Pasteurized Egg Whites For Nicholas Lodge's Gumpaste?

Decorating By dawnybird Updated 8 Nov 2013 , 12:22am by costumeczar

dawnybird Posted 30 Sep 2013 , 3:26am
post #1 of 9

Where do I find them? Are they Eggbeaters? But aren't those yellow? I don't think I've ever seen pasteurized egg whites for sale. Can anyone advise me please?

8 replies
sixinarow Posted 30 Sep 2013 , 3:40am
post #2 of 9

They're by the eggbeaters, in a little carton about the same size but they say pasteurized egg whites. 

dawnybird Posted 30 Sep 2013 , 3:44am
post #3 of 9


Originally Posted by sixinarow 

They're by the eggbeaters, in a little carton about the same size but they say pasteurized egg whites. 

Really?! I guess I just never looked for them. Thanks so much! Going to try to make gumpaste tomorrow.

sixinarow Posted 30 Sep 2013 , 3:51am
post #4 of 9

I love Nicholas Lodge's recipe! :)

SweetlyEA Posted 6 Nov 2013 , 7:29pm
post #5 of 9

Hi, I figured this might be a good place to post my question. I'm planning to make Lodge's gumpaste and was thinking I could pasteurize my own egg whites. If I bring the egg whites to 160 degrees on a double boiler will it be alright for the recipe?

cakefat Posted 7 Nov 2013 , 9:35am
post #6 of 9

What's the point in using pasteurized egg whites for NL's gumpaste recipe?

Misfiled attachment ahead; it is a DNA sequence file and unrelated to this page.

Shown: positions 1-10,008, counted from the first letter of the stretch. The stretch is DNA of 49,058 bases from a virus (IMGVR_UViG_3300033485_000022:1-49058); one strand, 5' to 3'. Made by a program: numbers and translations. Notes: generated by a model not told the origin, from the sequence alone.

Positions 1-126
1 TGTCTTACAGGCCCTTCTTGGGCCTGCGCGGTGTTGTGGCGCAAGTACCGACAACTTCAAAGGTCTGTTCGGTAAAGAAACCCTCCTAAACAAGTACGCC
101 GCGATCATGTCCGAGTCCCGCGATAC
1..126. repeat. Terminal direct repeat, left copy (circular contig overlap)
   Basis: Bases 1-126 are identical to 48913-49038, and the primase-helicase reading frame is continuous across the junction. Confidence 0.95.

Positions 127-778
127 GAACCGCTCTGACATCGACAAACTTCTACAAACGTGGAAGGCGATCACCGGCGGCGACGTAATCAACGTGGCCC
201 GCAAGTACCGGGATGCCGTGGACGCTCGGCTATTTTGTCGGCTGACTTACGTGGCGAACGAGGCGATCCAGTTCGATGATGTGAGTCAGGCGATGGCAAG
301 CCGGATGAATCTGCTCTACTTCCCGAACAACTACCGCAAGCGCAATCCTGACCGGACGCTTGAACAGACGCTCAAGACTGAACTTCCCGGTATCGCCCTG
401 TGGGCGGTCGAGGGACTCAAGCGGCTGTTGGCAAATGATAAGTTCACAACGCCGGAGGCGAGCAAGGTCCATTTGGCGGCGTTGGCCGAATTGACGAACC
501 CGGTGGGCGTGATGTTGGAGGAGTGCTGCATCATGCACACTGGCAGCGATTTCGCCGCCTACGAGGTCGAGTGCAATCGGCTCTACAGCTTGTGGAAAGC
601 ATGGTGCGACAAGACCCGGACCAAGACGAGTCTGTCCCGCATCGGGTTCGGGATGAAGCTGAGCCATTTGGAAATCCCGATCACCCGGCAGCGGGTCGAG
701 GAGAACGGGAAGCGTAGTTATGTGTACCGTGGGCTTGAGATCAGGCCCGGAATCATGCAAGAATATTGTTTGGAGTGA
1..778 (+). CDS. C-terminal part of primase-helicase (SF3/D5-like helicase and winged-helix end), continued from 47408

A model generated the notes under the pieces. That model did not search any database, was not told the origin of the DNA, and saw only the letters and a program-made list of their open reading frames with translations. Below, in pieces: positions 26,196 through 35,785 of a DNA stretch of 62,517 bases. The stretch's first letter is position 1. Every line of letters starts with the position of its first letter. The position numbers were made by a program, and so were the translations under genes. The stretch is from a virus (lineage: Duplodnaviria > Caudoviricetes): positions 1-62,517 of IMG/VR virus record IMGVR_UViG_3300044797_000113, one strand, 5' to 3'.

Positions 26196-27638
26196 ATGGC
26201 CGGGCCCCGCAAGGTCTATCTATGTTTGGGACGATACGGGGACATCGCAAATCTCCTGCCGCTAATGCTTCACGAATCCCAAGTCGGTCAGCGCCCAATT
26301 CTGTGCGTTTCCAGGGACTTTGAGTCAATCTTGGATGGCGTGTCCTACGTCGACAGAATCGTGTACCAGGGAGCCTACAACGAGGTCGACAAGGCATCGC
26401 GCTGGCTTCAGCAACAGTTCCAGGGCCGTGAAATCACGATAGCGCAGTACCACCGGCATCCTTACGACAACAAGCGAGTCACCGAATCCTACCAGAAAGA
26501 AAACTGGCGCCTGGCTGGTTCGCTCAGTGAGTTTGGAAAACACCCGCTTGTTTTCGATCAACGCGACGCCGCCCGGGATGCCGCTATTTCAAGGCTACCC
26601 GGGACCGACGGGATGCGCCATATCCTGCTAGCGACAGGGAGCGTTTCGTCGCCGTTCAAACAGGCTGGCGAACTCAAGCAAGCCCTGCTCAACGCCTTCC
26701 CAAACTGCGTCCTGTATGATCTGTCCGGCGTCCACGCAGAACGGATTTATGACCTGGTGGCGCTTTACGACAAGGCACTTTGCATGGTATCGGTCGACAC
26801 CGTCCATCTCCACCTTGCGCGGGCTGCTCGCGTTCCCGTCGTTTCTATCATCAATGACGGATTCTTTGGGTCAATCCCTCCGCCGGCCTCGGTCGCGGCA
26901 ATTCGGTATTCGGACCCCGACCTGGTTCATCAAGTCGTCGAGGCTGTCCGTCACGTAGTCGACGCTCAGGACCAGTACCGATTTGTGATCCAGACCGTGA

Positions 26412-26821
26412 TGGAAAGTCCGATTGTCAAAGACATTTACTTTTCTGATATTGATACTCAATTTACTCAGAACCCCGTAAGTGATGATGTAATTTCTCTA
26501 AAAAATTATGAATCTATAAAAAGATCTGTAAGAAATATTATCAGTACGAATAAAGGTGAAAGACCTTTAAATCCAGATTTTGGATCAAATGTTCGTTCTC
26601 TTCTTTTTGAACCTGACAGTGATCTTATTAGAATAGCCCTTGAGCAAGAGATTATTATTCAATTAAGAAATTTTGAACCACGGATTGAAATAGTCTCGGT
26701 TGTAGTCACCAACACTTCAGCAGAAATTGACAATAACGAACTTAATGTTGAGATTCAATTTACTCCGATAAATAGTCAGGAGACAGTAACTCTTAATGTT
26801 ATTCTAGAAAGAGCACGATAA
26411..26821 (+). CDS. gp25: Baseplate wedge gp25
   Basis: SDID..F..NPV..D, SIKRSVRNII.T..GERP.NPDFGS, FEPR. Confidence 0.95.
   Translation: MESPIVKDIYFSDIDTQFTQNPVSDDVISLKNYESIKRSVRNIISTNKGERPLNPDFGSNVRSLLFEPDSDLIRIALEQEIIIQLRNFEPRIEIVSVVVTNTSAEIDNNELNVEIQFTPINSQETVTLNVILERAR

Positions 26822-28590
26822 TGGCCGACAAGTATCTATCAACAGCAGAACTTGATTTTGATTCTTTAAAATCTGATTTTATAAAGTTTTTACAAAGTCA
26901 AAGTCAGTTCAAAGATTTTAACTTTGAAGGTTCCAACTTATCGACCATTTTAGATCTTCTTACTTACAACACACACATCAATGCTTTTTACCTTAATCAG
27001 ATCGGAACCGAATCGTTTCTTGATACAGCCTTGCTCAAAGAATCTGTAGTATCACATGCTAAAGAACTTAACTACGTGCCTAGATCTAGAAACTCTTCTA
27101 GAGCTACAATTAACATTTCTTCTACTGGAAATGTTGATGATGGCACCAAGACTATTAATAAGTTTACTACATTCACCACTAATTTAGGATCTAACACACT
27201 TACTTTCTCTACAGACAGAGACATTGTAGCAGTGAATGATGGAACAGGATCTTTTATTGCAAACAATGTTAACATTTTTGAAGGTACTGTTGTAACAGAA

That stuff isn't palatable anyway, so why not just use regular ol' egg whites? 


Is there another reason why you'd like to use the pasteurized egg whites even if you're not eating it?

SweetlyEA Posted 7 Nov 2013 , 4:58pm
post #7 of 9

I'm just nervous someone will decided to eat it and pasteurized egg whites are safer.

Spireite Posted 7 Nov 2013 , 5:13pm
post #8 of 9

I haven't seen this particular recipe you are speaking of......but I personally LOVE eating sugarpaste (fondant icing)...and have also been known to enjoy 'gumpaste flowers'  so there ARE weird people out there who will enjoy eating it.:grin:

costumeczar Posted 8 Nov 2013 , 12:22am
post #9 of 9

AHis recipe can be used with just a regular egg, if you try to heat it you run the risk of cooking it. The pastuerized whites are also sold under the "just whites" label in the little cartons.

He has a couple of recipes that he uses for gumpaste. The one that's on the Craftsy site is more of a pastillage than a gumpaste, it's more brittle and dries out really fast. The other one is a true gumpaste/flower paste and was in the textbooks he wrote. I like the classic one better then the Craftsy one, it has gelatin in it and it isn't as brittle.

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